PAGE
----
Pierre Brossolette was born in France on 25th June, 1903. He held left-wing political views and in 1929 he joined the French Socialist Party. Brossolette also worked as a journalist for Notre Temps, L'Europe Nouvelle, and La Populaire. He was also employed by Radio-PTT but was sacked after he criticized the signing of the Munich Agreement on a live radio programme.
Brossolette refused to accept the surrender and joined the Comité d'Action Socialiste, an organization founded by Daniel Mayer in March, 1941. As a cover he established a bookshop with his wife in Paris. In April 1942 he went as a representative of the resistance movement to meet General Charles De Gaulle in London. While in England Brossolette worked closely with the Special Operations Executive.
He was parachuted back into France in the summer of 1942. Soon afterwards he entered talks with Jean Moulin about the possibility of uniting all the resistance groups working in France. After much discussion Moulin persuaded the eight major resistance groups to form the Conseil National de la Resistance (CNR). This included Brossolette's Comité d'Action Socialiste as well as Combat (Henry Frenay), Liberation (Emmanuel d'Astier), Front National (Pierre Villon), Jean-Pierre Lévy (Francs-Tireur) and Armée Secrete (Charles Delestraint).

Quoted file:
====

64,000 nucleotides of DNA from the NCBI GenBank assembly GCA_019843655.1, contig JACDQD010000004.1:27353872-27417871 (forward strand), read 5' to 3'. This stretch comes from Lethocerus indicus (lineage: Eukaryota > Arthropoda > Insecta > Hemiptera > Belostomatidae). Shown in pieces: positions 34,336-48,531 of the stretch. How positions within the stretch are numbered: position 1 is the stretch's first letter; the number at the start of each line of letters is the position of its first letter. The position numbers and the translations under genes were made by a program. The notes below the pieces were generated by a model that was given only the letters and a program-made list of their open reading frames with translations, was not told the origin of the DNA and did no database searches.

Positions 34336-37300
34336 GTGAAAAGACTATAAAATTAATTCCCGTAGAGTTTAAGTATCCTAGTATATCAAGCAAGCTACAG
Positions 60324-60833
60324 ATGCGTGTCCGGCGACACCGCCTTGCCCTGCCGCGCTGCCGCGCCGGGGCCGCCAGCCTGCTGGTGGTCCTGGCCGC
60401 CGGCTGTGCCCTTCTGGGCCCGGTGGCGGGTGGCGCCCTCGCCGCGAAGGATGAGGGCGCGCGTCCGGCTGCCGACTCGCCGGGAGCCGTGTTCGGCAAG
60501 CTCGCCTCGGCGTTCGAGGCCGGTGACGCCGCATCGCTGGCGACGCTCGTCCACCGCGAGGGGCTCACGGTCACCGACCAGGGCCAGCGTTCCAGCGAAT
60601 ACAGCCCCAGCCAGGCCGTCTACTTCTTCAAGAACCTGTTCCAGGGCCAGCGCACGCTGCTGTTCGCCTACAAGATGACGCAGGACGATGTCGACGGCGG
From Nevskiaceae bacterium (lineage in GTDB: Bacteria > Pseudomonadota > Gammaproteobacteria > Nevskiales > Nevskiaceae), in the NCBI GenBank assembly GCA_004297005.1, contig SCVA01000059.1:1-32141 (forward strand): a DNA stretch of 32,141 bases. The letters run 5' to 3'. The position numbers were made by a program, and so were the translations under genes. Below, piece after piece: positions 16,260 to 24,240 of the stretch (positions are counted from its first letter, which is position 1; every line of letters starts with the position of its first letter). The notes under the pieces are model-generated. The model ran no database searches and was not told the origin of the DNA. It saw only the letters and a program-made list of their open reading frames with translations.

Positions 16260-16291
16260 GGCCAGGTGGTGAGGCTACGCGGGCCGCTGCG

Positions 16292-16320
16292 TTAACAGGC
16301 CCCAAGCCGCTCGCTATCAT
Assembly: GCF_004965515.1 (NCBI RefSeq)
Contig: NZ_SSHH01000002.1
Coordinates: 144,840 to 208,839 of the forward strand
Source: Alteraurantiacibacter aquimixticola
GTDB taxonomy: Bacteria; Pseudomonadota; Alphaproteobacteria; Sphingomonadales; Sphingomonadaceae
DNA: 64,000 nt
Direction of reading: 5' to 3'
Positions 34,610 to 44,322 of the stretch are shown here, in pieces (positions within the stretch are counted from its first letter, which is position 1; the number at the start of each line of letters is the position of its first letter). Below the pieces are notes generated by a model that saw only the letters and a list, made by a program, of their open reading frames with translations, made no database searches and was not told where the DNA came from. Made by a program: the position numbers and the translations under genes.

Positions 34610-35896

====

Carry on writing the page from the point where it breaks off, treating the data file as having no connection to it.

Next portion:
On 7th June 1943, René Hardy, an important member of the resistance in France, was arrested and tortured by Klaus Barbie and the Gestapo. They eventually obtained enough information to arrest Brossolette, Jean Moulin and Charles Delestraint.
This was a terrible blow to the French Resistance and Edward Yeo-Thomas of the Special Operations Executive was sent into France in an attempt to rescue these men. This ended in failure and Yeo-Thomas was himself arrested by the French police.
Pierre Brossolette was tortured by the Gestapo. Afraid that he would reveal the names of his comrades he committed suicide by throwing himself out of the fifth floor of Rennes Prison on 22nd March, 1944.